Corpus-driven lexicography

Ramesh Krishnamurthy

Research output: Contribution to journalArticle

Abstract

This paper discusses three important aspects of John Sinclair’s legacy: the corpus, lexicography, and the notion of ‘corpus-driven’. The corpus represents his concern with the nature of linguistic evidence. Lexicography is for him the canonical mode of language description at the lexical level. And his belief that the corpus should ‘drive’ the description is reflected in his constant attempts to utilize the emergent computer technologies to automate the initial stages of analysis and defer the intuitive, interpretative contributions of linguists to increasingly later stages in the process. Sinclair’s model of corpus-driven lexicography has spread far beyond its initial implementation at Cobuild, to most EFL dictionaries, to native-speaker dictionaries (e.g. the New Oxford Dictionary of English, and many national language dictionaries in emerging or re-emerging speech communities) and bilingual dictionaries (e.g. Collins, Oxford-Hachette).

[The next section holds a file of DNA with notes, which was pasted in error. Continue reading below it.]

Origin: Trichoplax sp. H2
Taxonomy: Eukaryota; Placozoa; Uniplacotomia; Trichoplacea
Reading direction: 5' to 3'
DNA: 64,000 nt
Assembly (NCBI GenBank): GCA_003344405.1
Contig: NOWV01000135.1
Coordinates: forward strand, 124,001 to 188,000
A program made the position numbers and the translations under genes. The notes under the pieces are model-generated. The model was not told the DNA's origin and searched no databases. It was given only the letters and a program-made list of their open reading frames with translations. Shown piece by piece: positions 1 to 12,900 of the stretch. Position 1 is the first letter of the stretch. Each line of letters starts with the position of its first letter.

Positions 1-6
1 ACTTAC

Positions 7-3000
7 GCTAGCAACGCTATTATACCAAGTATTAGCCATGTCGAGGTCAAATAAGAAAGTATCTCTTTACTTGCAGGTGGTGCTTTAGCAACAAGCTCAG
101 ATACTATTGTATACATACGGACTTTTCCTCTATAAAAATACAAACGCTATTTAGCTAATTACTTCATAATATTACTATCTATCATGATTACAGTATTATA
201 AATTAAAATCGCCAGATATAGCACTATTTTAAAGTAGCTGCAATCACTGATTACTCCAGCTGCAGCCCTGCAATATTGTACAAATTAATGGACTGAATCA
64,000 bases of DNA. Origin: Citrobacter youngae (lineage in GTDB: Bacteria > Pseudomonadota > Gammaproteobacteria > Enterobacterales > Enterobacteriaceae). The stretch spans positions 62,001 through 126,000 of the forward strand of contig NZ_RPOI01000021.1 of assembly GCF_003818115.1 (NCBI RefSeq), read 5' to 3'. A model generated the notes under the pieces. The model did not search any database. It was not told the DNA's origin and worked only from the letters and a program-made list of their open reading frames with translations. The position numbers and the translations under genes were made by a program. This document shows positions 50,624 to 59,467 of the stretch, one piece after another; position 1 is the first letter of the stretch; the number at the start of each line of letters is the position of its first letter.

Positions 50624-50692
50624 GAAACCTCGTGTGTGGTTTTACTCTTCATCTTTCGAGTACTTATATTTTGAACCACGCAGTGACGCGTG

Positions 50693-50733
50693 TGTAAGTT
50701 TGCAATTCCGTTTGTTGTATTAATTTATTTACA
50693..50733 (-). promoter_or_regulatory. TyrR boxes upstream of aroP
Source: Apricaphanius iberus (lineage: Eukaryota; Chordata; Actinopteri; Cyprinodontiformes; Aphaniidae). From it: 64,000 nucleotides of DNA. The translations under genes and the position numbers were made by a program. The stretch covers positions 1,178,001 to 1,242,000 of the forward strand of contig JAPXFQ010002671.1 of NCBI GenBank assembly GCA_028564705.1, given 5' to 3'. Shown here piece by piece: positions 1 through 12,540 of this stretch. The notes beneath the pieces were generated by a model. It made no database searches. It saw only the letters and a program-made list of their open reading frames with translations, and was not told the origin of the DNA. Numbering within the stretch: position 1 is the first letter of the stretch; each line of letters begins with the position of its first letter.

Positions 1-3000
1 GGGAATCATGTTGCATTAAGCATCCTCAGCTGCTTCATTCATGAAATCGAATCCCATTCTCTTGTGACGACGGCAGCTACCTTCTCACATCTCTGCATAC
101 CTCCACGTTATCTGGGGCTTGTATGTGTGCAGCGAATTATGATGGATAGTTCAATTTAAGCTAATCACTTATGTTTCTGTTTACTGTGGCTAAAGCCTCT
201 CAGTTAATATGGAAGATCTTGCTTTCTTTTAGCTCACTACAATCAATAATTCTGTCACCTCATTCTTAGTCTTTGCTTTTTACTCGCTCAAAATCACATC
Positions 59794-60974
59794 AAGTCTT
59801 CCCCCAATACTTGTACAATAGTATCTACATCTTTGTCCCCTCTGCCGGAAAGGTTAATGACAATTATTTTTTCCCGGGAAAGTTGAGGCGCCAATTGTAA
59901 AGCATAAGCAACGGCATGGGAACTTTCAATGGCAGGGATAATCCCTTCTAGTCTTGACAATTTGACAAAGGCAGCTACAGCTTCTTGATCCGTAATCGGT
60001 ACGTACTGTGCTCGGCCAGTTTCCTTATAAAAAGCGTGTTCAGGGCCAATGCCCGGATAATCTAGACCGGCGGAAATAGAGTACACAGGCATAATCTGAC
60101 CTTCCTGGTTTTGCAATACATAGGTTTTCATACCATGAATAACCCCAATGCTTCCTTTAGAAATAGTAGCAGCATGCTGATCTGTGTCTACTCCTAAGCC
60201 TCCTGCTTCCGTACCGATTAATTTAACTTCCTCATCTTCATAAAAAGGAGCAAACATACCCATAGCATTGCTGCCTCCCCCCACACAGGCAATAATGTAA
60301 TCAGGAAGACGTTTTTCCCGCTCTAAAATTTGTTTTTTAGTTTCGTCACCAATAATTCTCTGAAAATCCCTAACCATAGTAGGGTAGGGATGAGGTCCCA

Original languageEnglish
Pages (from-to)231-242
Number of pages12
JournalInternational Journal of Lexicography
Volume21
Issue number3
DOIs
Publication statusPublished - Sep 2008

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Bibliographical note

This is an electronic version of an article published by Oxford University Press, in International Journal of Lexicography, volume 21(3), Pg 231-242.

Keywords

  • lexicography
  • linguistic
  • technologies
  • dictionaries
  • native

Cite this

Krishnamurthy, Ramesh. / Corpus-driven lexicography. In: International Journal of Lexicography. 2008 ; Vol. 21, No. 3. pp. 231-242.
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Corpus-driven lexicography. / Krishnamurthy, Ramesh.

In: International Journal of Lexicography, Vol. 21, No. 3, 09.2008, p. 231-242.

Research output: Contribution to journalArticle

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